Photo of the Week

Paris-Update-Louvre-evening

The Louvre at nightfall. © Paris Update

 

Paris Update This Week’s Events

For full details about an event, click on the title to visit the official Web site (in English when available).

French film with English subtitles
> Lost in Frenchlation shows Hélène Angel's Primaire. Cinéma Le Brady, Paris, Feb. 24

Virtual reality on show
> Virtuality will host speakers and networking sessions on this hot topice. Centquatre, Paris, Feb. 24-26.

Contemporary textile art
>Miniartextil is an exhibition of new textiles from around the world. Le Beffroi, Montrouge, Feb. 22-March 19.

A barnyard in Paris

ParisUpdate-cow
> The Salon International de l'Agriculture brings the best of the country's livestock and crops and the products made from them to Paris. Porte de Versailles, Paris, Feb. 25-March 5.

Before and after ecological disaster
> The Chic Planète festival presents two types of films, those celebrating the bounty of the earth and science-fiction views of what will happen after an ecopalypse. Forum des Images, Paris, March 1-April 13.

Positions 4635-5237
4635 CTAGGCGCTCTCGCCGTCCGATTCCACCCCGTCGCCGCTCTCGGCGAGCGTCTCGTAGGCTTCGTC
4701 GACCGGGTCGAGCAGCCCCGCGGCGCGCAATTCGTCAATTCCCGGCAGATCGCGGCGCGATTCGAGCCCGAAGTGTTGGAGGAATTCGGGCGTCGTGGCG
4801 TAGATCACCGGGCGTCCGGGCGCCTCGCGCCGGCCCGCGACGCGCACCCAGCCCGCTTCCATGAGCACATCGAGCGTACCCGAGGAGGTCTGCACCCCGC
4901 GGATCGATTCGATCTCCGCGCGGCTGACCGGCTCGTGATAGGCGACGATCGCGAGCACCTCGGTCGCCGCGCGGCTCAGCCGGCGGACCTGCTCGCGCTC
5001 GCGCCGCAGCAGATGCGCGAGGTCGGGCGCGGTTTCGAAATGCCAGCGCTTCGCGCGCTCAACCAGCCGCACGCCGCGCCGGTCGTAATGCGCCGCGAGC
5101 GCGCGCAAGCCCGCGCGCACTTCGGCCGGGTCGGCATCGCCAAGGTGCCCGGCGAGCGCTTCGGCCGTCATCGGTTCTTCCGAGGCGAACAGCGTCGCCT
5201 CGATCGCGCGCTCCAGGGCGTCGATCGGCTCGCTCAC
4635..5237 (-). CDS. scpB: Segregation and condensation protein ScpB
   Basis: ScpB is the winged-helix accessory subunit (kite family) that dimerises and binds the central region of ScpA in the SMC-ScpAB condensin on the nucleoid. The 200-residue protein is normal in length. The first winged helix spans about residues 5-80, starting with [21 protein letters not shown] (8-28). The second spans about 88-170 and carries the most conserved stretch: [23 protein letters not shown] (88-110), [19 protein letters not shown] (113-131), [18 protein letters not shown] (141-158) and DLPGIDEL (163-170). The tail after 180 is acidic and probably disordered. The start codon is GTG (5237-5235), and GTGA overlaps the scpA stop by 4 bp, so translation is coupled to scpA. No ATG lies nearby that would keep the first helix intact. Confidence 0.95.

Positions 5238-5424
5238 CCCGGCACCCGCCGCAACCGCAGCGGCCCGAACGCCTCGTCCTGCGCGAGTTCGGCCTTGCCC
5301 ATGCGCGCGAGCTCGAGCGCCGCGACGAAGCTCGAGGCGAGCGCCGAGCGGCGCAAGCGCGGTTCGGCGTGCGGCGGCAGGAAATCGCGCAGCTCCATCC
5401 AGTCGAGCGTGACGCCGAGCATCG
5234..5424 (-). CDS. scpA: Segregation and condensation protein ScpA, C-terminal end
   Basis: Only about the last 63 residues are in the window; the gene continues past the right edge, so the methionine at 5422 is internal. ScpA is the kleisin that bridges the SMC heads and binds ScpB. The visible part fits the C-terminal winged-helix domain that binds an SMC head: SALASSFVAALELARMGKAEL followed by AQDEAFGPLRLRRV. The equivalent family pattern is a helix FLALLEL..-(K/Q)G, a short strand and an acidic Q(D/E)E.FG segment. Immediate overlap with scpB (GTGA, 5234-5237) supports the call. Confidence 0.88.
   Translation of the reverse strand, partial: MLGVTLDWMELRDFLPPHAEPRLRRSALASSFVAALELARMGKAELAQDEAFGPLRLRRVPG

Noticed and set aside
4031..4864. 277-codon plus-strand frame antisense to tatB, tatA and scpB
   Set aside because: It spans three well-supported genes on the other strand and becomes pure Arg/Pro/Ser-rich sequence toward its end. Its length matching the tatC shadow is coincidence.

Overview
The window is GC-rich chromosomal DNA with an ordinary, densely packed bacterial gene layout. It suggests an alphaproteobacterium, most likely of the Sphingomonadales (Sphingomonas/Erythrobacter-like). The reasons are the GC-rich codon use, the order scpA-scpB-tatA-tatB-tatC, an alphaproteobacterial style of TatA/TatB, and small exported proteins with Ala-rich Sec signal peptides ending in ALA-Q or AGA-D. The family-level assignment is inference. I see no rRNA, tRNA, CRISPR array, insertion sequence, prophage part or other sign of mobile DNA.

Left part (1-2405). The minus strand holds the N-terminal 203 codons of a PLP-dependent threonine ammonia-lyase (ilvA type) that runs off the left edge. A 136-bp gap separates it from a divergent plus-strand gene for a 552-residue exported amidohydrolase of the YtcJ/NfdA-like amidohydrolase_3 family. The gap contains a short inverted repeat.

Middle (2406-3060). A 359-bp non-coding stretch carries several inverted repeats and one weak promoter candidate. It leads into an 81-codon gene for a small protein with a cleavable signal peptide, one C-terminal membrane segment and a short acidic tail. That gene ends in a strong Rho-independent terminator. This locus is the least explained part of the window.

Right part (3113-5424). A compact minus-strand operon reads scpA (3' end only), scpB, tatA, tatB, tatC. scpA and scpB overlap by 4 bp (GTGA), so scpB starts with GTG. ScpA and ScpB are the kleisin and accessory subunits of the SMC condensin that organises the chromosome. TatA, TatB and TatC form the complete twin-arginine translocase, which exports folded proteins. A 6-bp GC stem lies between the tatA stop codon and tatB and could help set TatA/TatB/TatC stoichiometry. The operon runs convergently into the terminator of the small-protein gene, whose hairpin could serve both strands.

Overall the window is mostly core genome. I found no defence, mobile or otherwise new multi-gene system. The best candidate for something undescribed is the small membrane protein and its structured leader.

Paris semi-marathon
> Starts and ends on the Esplanade du Château de Vincennes, March 5.

French film with English subtitles
> Lost in Frenchlation shows Matthew Lancit's Flâneurs (Street Rambles). Cinéma MacMahon, Paris, March 3.

Literary conversations
> The festival New Writings, New Styles brings well-known Irish and French writers together to discuss contemporary literature in the two countries. Irish Cultural Centre, Paris, March 3-4.

Indian film scene
> The festival India Express takes a tour of new and classic films focusing on the subcontinent’s major cities. Forum des Images, Paris, through Feb. 26.

Young European photographers
> The Festival Circulation(s) features emerging photographers. Centquatre, Paris, through March 5.

Frank Capra Retrospective
> The great American director in the spotlight. Cinémathèque Française, Paris, through Feb. 27.

 

Restaurants - Bistro

 

Les Petits Plats

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Good food and a warm, friendly ambiance make for a great overall experience at Les Petits Plats.

Pros: Fun, cozy, foodie-friendly, great service

Cons: None

I dined at Les Petits Plats on the same day that I lunched at Septime – yes, it’s a hard life – and loved them both for different reasons. Septime is hip, modern, all stripped-down concrete, rough wood and metal, with fabulous, star-worthy food. At Les Petits Plats, there were echoes of the dishes we at Septime – while not quite as elaborate and refined, you could sense the generational affinities of the two chefs – but the place has a homier, warmer feel with its wooden furniture, red banquettes, brass railings and wine-laden-shelves. The service, provided by two waitresses and a waiter, was unfailingly warm, friendly and accommodating.